….In a recent paper posted by the National Bureau of Economic Research, he and coauthors Alan Auerbach of UC Berkeley and Darryl Koehler of Economic Security Planning say that for all their importance, inequality studies producing those numbers “fail an important test: none measures inequality in living standards, which should be the ultimate concern when assessing economic fairness. ”
If you look at the effects of government fiscal policy—taxes that people pay, especially the rich, and transfer payments (such as public assistance, Social Security, and Medicare) they receive, especially the needy—those have a dramatic effect on lessening inequality in a key area: expected future lifetime spending by households, Kotlikoff argues…..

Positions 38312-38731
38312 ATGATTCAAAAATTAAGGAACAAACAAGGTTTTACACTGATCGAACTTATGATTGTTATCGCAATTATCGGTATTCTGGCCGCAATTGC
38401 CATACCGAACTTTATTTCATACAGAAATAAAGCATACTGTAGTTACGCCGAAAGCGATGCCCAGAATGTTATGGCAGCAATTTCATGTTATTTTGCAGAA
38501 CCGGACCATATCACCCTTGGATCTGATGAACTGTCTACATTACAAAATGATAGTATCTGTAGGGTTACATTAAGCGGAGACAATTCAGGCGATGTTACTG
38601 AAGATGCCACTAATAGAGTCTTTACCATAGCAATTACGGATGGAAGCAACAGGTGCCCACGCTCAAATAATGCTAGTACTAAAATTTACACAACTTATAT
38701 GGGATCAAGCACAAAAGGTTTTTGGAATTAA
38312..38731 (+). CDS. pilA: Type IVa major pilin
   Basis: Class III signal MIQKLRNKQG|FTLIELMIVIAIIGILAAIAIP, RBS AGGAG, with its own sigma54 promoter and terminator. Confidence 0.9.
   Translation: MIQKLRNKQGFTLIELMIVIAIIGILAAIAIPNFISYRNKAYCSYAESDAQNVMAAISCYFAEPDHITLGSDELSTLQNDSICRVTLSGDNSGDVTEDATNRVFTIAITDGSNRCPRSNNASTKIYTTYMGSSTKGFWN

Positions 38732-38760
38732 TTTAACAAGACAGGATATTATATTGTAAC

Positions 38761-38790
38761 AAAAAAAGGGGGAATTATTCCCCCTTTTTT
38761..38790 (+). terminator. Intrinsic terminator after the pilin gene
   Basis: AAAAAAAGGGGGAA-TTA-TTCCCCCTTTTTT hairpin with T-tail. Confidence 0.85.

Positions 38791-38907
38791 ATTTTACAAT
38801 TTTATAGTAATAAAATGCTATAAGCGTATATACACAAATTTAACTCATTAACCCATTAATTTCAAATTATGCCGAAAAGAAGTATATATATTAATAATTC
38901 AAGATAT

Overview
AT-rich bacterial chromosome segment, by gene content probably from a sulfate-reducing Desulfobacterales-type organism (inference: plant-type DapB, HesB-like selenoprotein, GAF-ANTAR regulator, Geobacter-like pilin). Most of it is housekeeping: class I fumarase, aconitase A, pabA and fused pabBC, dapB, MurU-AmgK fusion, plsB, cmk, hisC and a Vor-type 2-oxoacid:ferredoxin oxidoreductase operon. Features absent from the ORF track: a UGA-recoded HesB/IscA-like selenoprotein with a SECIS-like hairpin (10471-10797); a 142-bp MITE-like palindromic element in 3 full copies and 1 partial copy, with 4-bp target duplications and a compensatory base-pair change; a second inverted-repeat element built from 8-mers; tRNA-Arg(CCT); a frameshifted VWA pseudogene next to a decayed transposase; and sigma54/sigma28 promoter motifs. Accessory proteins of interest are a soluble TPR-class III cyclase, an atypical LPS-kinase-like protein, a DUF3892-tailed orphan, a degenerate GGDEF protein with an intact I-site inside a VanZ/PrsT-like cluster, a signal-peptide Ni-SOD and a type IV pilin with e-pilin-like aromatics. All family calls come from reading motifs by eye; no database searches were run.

U.S. Inequality, Fiscal Progressivity, and Work Disincentives: An Intragenerational Accounting
Source: Alan J. Auerbach, Laurence J. Kotlikoff, Darryl R. Koehler, National Bureau of Economic Research, NBER Working Paper No. 22032, February 2016